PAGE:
I look around. Everyone is focusing on their exam. The panic just heightened to a new level.
Am I having a heart attack?
I want to run, run out of this exam hall now.
I want to scream.
I can’t control myself.
All these overwhelming emotions took control of me.
I closed my eyes and took deep breaths. I felt so desperate, like a fish out of water.
Things just went downhill really fast from there.
I didn’t run away in that exam hall, but instead of neglecting the whole experience, like when I was 11 years old, this experience traumatized me even months after the exam.
I was scared, deeply scared.
Why can’t I seem to control myself?
What if similar things happen in the future?
All the ‘What ifs’ popped into my head.
I was like falling into a rabbit hole.
I can’t stop the thoughts, and all the unpleasant, disturbing thoughts pop up one after another.
I start to feel I might be dangerous to be around. I might hurt others. What if I can’t control myself and hurt my loved ones?
Every single action or thing in life can trigger an intrusive thought.
I was so hopeless, so scared, and so ashamed.
I lock myself up in the toilet at night, worrying I would harm others. I cry endlessly, thinking I might have gone crazy, and I will be harmful to everyone. I don’t know what to do.
Now looking back on those days, I didn’t know how I went through it, but I still can recall the deep fear I had.
I have never, not even one time, acted on my thoughts even though I constantly felt the urge to act on them.
This is not my road to recovery, but my learning journey. It will be a lifelong learning journey, and I want to share my insights with anyone going through the same path.
3 Key Takeaways After Years of Anxiety and Intrusive Thoughts
1. Don’t be fearful of anxiety and intrusive thoughts, it’s a self-care reminder for us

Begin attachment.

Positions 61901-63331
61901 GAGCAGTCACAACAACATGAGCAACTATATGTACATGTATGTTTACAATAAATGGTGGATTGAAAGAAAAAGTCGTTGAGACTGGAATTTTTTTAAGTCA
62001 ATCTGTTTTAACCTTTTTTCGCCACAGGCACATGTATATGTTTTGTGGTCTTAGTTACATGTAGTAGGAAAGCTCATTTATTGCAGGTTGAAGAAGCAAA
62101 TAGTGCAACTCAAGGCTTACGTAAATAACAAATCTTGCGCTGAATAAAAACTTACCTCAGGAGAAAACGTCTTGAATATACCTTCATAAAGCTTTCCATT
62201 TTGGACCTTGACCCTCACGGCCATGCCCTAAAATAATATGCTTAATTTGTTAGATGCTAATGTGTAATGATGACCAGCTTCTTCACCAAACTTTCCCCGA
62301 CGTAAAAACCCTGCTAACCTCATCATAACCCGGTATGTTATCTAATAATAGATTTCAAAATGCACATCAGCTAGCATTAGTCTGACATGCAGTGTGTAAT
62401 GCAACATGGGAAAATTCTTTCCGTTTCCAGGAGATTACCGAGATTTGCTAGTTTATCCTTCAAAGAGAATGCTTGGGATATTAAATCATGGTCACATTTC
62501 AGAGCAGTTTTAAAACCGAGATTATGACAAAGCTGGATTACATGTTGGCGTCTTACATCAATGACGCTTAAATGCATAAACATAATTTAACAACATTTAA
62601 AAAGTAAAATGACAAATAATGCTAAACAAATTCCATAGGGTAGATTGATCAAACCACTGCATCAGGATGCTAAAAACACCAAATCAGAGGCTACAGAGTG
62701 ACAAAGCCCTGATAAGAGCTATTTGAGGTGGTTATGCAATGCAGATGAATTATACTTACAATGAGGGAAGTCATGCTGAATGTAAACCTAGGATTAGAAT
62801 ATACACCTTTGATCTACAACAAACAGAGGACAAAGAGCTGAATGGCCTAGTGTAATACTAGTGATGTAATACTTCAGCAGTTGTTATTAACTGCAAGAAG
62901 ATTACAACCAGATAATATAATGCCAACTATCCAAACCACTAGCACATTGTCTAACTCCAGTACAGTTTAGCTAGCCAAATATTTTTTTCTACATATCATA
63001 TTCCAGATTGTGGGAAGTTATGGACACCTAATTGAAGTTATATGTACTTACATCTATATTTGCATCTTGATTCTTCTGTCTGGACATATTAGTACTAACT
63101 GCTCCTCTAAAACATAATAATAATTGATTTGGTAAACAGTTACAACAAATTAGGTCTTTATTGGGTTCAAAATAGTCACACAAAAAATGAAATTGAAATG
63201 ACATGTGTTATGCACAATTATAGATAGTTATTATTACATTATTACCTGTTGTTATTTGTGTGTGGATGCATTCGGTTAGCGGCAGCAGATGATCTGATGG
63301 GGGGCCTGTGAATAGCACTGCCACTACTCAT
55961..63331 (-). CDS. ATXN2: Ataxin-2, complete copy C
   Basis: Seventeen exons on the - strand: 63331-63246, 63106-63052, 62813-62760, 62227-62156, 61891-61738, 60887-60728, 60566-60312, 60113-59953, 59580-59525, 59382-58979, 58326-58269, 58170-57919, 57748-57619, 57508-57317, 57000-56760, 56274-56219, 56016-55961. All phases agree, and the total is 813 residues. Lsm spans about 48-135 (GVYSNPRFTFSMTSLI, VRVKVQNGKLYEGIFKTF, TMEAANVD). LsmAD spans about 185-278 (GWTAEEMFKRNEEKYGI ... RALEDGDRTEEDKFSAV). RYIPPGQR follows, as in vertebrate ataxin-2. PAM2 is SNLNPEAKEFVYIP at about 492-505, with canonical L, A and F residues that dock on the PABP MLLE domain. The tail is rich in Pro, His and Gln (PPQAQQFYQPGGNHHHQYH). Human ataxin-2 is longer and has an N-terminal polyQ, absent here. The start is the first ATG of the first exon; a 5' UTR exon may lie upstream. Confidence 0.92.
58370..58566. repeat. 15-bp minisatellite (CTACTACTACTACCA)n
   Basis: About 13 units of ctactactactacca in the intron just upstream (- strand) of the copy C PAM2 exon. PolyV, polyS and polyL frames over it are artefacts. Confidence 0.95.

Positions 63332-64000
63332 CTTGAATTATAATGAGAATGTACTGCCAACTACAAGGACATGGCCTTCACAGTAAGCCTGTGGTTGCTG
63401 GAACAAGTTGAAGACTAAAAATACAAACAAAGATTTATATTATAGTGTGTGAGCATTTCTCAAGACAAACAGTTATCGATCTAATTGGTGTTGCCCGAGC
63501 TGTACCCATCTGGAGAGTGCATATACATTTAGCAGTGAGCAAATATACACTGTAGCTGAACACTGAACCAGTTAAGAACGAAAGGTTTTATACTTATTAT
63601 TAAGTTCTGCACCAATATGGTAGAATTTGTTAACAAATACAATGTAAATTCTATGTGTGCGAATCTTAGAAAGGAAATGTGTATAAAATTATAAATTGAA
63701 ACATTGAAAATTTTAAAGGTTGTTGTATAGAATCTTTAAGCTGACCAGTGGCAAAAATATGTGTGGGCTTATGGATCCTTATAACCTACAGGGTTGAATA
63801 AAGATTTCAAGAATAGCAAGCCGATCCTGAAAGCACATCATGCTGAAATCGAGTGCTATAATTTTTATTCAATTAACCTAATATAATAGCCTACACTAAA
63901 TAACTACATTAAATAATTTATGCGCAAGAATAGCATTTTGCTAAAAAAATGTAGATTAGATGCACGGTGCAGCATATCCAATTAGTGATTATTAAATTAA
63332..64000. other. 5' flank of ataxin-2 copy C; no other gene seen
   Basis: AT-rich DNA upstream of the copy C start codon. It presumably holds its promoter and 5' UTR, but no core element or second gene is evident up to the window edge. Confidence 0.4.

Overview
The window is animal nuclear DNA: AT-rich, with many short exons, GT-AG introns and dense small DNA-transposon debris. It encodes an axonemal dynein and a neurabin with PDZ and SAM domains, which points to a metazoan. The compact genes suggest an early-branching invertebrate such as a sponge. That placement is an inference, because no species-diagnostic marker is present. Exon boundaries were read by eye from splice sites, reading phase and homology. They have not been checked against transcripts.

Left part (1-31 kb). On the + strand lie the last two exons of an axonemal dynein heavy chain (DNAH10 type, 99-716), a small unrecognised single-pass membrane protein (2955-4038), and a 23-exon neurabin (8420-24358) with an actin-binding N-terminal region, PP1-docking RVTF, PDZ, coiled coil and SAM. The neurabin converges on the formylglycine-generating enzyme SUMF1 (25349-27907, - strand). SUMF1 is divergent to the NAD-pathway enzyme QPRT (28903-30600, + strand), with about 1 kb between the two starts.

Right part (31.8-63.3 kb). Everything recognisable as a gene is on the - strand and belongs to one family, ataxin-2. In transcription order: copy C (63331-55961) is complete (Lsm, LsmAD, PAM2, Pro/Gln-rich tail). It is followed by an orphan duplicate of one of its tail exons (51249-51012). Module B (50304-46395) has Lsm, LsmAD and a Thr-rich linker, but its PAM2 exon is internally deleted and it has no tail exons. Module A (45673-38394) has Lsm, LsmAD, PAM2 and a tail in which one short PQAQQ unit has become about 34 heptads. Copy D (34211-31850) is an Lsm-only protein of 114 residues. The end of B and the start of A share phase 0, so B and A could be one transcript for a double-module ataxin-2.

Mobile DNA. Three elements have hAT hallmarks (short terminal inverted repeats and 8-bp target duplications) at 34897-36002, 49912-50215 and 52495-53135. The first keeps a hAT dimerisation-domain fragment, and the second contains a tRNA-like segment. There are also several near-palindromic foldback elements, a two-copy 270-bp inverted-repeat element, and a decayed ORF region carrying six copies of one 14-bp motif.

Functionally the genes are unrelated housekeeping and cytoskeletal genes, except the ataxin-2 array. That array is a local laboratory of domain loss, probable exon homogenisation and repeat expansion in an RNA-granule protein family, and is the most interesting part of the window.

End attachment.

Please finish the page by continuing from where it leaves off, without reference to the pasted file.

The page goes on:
Looking back on the few years since the first time seeing OCD symptoms, it has been a roller coaster ride, but I am feeling very grateful for the experience today.
It has been truly a road of self-discovery and betterment. I learned so much about myself and the proper way to deal with my emotions and thoughts.
I embarked on the journey to understand many areas, including mindfulness, Zen, psychology, philosophy, and many more.
I do see my experience as a valuable lesson for me. It’s not just a sudden event but an accumulation of all the emotions and pressure on myself.
It’s a time to change a new set of thinking and start to love myself better.
2. Accept your thoughts and emotions, they are a part of nature
Everyone will have intrusive thoughts.
Just like when you are standing on the top of the mountain, you will admire the views, but you will also have another thought telling you to watch out and don’t fall.
We might even see ourselves falling down the hill.
These thoughts are completely normal. It’s our mind telling us to be careful and a mechanism to protect us.
All our emotions and thoughts are just part of the natural cycle. They are just like the weather.
Though we love a sunny day, we also have to accept there will be rainy days and snowy days.
Do not try to suppress and control your emotions and thoughts.
When you are sad, let your emotions out.
When you have a thought, just let them come naturally.
Watch them like a bystander.
They will all come and go.
Same for other things in life.
Things that are not controllable by us – like our future, or other people. We do not need to hold on the persistence to change them.
Just live every day fully and go with the flow.
3. Move forward daily and live in the present moment
Instead of focusing on your thoughts and emotions, put your attention on self-enhancement.
Read more books to know about yourself.
Start a healthy lifestyle.
Do the things that can help you to stay in the present moment.
Be patient. As long as you live every day, fulfilling and moving forward, you will see the light at the end of the tunnel.
Everything will get better.